Key Strategies for Developing Oral Language

Yet, too many students are graduating without sufficient experience with group discussions, or arguing their ideas effectively, and they are finding themselves unprepared for the communication demands of college and their careers. How can we prepare our students for these rigors? To lay a better foundation for this learning, we can do a few things: we can value oral language development, we can value communication of ideas over grammatical correctness, and we can value oral language as a powerful way to learn and remember content. Here are three strategies to help develop oral language skills. Strategy One: Adapt Activities to Include Authentic Talk. Express 10.05 - Talking and Listening in Class. ASCD Express 13.05 - What Makes a Collaborative Classroom Work?

Edutopia. Over the years, I’ve worked to bring more of my students into the conversation, and doing so has become one of the most important ways I help my students develop essential communication and thinking skills. Discussion vs. Debate As in many aspects of teaching, I’ve learned that you can’t assume anything when it comes to students’ skills and knowledge, so I begin our pursuit of discussion with... a discussion. The class reflects on and talks about the following questions: “What’s the difference between a discussion and a debate? What is the purpose of each?” Students are quick to realize that the goal in a debate is to win an argument, but when it comes to identifying what people in a discussion are trying to do, they struggle a bit.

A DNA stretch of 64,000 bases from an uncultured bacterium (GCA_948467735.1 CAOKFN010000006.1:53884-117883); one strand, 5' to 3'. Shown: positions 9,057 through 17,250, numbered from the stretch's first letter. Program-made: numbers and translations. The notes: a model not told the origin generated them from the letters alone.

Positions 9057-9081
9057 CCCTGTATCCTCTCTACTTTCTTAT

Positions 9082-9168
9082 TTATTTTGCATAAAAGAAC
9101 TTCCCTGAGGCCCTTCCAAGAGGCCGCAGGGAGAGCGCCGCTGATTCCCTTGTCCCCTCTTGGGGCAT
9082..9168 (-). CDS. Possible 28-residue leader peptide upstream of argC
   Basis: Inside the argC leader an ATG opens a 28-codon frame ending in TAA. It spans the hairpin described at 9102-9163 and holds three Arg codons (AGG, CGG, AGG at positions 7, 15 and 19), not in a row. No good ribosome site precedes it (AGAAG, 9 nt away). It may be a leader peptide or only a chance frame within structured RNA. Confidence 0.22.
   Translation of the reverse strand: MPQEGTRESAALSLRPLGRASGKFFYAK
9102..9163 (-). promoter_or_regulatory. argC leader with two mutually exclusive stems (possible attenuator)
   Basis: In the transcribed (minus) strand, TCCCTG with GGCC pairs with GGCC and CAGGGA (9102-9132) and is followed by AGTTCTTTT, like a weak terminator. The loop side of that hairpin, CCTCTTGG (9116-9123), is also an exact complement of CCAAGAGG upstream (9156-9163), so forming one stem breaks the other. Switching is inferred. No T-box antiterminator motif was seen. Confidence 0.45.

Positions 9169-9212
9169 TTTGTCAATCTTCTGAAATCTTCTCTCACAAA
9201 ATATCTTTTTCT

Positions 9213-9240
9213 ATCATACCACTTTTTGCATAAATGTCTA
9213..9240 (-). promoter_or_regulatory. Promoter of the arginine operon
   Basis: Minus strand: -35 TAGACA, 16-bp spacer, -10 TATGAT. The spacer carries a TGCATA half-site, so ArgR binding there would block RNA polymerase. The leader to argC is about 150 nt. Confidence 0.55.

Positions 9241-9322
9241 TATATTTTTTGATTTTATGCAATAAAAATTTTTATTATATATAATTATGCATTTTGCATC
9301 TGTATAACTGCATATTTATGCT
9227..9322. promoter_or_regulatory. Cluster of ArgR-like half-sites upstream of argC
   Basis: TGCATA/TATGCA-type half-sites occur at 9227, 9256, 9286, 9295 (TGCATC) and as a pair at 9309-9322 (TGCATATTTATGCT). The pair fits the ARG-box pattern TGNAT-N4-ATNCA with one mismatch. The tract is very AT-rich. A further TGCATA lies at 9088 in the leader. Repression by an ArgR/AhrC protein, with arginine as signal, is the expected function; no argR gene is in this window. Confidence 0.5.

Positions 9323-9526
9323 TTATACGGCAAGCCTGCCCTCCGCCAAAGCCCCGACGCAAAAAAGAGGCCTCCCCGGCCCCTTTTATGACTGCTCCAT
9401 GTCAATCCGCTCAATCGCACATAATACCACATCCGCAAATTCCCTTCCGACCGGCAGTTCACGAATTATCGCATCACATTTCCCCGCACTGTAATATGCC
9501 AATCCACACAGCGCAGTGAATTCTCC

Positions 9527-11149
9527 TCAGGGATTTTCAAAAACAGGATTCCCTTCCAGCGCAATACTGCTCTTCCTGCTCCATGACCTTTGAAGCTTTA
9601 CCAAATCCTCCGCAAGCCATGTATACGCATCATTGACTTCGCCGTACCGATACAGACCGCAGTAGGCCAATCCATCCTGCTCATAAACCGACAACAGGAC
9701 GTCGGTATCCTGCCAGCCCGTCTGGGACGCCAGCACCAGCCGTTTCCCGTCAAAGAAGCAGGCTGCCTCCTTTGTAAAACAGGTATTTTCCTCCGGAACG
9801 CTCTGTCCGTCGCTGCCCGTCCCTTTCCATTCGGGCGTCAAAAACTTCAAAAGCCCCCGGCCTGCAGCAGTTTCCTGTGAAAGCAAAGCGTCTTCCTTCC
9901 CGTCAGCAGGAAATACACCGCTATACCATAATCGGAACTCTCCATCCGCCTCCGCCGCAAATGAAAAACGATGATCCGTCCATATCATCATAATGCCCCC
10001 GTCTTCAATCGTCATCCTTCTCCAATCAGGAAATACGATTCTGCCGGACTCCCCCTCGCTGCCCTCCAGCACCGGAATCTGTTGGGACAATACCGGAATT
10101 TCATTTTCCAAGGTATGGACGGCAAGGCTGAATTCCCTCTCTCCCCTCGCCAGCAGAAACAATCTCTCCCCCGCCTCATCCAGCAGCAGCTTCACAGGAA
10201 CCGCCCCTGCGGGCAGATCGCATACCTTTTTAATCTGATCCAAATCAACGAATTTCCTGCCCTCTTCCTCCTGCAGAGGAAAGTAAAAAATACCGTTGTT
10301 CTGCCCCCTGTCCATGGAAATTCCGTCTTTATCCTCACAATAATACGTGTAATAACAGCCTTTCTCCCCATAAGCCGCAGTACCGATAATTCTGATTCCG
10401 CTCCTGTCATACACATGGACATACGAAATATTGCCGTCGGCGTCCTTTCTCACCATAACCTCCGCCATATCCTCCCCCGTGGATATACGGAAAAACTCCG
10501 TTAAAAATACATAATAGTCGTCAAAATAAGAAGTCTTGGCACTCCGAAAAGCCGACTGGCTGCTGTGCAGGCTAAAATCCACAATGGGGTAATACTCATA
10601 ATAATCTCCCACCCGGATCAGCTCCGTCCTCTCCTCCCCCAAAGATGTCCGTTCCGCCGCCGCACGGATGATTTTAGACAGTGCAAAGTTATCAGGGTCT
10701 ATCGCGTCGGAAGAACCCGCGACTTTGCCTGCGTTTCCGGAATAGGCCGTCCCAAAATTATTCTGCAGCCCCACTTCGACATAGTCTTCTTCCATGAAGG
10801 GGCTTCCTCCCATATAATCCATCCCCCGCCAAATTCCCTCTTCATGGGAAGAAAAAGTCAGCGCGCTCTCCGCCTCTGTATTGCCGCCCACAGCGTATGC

We establish a simple list of guidelines for effective discussions and spend some time practicing them. Fishbowl is one technique I’ve found that works well with my less experienced students. Inviting Quiet Students Into the Discussion. Strategies For Engaging Students. Dos and Don'ts for Good Discussions.

Harkness Discussion method

Presentations. How can I form strong guiding questions? 27268656 183a 4cd7 b1c8 b5f5a790ef53 Tool EssentialQuestions. Simple Rubrics for Common Core Speaking and Listening Standards - Teaching the Core. One search term that seems to regularly bring folks to the Teaching the Core blog is “speaking and listening rubric for Common Core State Standards.”